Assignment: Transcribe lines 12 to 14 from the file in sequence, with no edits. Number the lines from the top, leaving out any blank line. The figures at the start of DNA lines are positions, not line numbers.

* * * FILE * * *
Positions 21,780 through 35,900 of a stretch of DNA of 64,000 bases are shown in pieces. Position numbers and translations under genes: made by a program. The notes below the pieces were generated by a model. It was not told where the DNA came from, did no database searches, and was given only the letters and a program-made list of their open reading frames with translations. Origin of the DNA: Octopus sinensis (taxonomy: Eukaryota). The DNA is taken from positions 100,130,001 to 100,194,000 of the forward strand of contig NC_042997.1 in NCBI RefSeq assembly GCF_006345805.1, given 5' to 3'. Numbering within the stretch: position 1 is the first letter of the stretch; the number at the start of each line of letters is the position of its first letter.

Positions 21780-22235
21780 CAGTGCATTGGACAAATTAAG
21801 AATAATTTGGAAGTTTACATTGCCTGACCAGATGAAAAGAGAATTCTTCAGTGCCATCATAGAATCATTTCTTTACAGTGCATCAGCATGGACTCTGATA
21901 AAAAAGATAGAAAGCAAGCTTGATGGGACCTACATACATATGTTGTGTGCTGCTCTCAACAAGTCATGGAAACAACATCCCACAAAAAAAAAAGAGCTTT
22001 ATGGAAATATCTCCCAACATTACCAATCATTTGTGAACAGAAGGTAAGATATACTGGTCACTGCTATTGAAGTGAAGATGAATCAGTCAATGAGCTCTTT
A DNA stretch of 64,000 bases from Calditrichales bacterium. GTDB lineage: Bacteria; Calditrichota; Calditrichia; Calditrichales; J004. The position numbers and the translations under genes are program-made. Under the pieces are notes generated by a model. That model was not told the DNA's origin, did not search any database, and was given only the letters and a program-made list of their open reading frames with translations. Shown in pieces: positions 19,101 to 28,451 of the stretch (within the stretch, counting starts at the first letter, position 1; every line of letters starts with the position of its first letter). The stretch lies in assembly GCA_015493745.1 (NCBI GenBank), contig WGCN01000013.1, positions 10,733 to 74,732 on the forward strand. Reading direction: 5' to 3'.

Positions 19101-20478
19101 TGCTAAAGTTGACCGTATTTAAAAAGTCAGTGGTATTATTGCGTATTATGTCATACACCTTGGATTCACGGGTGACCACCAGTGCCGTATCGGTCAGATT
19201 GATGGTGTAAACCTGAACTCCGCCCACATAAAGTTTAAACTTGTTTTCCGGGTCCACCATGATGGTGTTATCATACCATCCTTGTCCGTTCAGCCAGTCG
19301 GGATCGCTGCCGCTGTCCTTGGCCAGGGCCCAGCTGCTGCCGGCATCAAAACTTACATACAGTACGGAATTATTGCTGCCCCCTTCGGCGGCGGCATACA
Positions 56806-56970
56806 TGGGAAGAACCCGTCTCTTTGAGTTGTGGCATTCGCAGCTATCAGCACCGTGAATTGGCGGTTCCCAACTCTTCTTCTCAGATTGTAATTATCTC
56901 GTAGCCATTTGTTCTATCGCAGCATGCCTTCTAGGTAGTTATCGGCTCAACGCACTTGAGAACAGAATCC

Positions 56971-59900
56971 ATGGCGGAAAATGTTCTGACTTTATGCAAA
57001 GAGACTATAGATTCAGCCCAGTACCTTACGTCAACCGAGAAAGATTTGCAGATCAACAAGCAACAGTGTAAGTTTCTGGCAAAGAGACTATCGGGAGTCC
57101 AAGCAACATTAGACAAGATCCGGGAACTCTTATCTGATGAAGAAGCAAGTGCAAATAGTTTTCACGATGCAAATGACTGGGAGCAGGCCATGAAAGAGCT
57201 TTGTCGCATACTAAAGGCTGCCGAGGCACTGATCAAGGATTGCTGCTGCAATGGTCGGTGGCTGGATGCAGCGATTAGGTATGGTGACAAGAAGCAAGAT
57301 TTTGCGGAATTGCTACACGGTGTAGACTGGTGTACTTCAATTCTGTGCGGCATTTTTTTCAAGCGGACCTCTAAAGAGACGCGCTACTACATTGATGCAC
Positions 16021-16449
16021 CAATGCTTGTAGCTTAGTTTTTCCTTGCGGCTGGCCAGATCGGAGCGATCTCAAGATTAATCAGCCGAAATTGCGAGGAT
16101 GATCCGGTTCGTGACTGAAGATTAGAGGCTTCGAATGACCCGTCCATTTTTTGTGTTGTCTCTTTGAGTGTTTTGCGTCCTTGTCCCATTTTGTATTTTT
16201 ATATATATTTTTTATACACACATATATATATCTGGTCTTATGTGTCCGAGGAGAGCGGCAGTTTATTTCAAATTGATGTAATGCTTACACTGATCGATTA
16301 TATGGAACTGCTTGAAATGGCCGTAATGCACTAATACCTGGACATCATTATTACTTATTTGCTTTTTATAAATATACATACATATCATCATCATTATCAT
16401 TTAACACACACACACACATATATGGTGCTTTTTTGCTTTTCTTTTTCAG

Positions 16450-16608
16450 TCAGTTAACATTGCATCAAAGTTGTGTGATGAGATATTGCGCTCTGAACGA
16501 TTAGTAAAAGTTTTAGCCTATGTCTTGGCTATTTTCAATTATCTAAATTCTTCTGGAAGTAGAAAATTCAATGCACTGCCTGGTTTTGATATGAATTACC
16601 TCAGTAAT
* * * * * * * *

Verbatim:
Positions 56806-56970
56806 TGGGAAGAACCCGTCTCTTTGAGTTGTGGCATTCGCAGCTATCAGCACCGTGAATTGGCGGTTCCCAACTCTTCTTCTCAGATTGTAATTATCTC
56901 GTAGCCATTTGTTCTATCGCAGCATGCCTTCTAGGTAGTTATCGGCTCAACGCACTTGAGAACAGAATCC